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Trump shores up support for Mississippi Sen. Cindy Hyde-Smith as controversial campaign closes
President Donald Trump encourages voters to support appointed Republican U.S. Sen. Cindy Hyde-Smith in a runoff race Tuesday against Democrat Mike Espy, as he speaks during a rally on Nov. 26 in Biloxi, Mississippi. Rogelio V. Solis/AP

Can two last-minute rallies featuring President Donald Trump save a GOP-held Senate seat in Mississippi?

There’s a good argument the seat, held by Sen. Cindy Hyde-Smith (R-Miss.) in a deeply Republican state, was already safe. But Trump is hoping that two rallies he held in Tupelo and Biloxi will put Hyde-Smith over the top, boosting her to victory over Democrat Mike Espy on Tuesday in a runoff election.

“Don’t take any chances,” Trump said at his first rally Monday afternoon in Tupelo. “You have to vote. We cannot allow Nancy Pelosi and Chuck Schumer to erode [GOP control of the Senate] by winning the great state of Mississippi.”

Hyde-Smith told voters they weren’t just voting for her but also to uphold “your conservative values.”

“What’s on the ballot is not just my name, Cindy Hyde-Smith, it is your conservative values,” she told supporters. “That’s what’s on the ballot.”

In normal circumstances, this race would fly under the radar of the national media, as Mississippi is so heavily Republican that Democrats rarely have a chance at statewide victory here. The last Democrat to win a Senate seat in the Magnolia State was John C. Stennis, who won re-election in 1982 and retired in 1989.

But this runoff — sparked when no candidate garnered the 50% needed to win outright in the Nov. 6 midterm elections — has been catapulted into the national spotlight, thanks to racist comments by Hyde-Smith. It all started on Nov. 11 when a video was released in which she says she would enthusiastically attend a “public hanging” if one of her supporters invited her. The comment struck a nerve in Mississippi, which has a grisly history of lynchings, when racist whites would publicly hang black men and women.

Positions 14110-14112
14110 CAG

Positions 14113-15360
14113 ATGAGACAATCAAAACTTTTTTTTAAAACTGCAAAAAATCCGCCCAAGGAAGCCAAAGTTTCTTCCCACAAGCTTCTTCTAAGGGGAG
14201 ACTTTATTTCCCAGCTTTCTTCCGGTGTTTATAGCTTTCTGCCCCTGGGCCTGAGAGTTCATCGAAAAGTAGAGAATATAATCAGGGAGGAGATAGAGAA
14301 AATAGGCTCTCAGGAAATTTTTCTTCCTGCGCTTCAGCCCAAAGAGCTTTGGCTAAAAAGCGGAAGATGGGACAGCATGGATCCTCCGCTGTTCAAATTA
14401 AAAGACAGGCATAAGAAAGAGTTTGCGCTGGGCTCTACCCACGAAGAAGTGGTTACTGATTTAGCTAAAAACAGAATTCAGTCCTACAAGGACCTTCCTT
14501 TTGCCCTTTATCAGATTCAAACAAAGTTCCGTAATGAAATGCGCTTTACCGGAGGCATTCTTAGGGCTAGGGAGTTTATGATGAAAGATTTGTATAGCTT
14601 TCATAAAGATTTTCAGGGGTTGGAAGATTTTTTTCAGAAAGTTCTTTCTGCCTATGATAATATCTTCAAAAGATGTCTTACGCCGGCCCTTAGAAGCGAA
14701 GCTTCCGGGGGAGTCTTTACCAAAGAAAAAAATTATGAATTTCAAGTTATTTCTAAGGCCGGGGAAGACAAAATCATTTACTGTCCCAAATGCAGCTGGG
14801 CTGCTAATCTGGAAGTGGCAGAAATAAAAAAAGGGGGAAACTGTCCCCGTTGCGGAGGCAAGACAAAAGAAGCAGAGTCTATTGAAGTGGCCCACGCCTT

Shortly after, another video was released showing Hyde-Smith saying it would be a “great idea” to make it “just a little more difficult” for college students to vote.

The comments led a number of companies, including Walmart and Major League Baseball, to ask for Hyde-Smith to revoke donations their political arms had made to her campaign.

Still, while national media has descended upon the state to cover the runoff, public data doesn’t really show a competitive race. Every poll released so far has shown Hyde-Smith with a double-digit lead over Espy, according to surveys posted by RealClearPolitics.

And the results from the Nov. 6 election suggest Espy has a huge hurdle to overcome. In that first round, Hyde-Smith took 41.5% of the vote while Espy took 40.6%. However, a third Republican candidate on the ballot, Chris McDaniel, received 16.5%, making the combined GOP vote in that first ballot 58%.

Ultimately, whoever wins will not serve the normal six-year stint in the Senate, as this is actually a special election to serve out the remainder of GOP Sen. Thad Cochran’s term, which expires in 2020. Cochran resigned on April 1 for health reasons, and GOP Gov. Phil Bryant appointed Hyde-Smith as his replacement.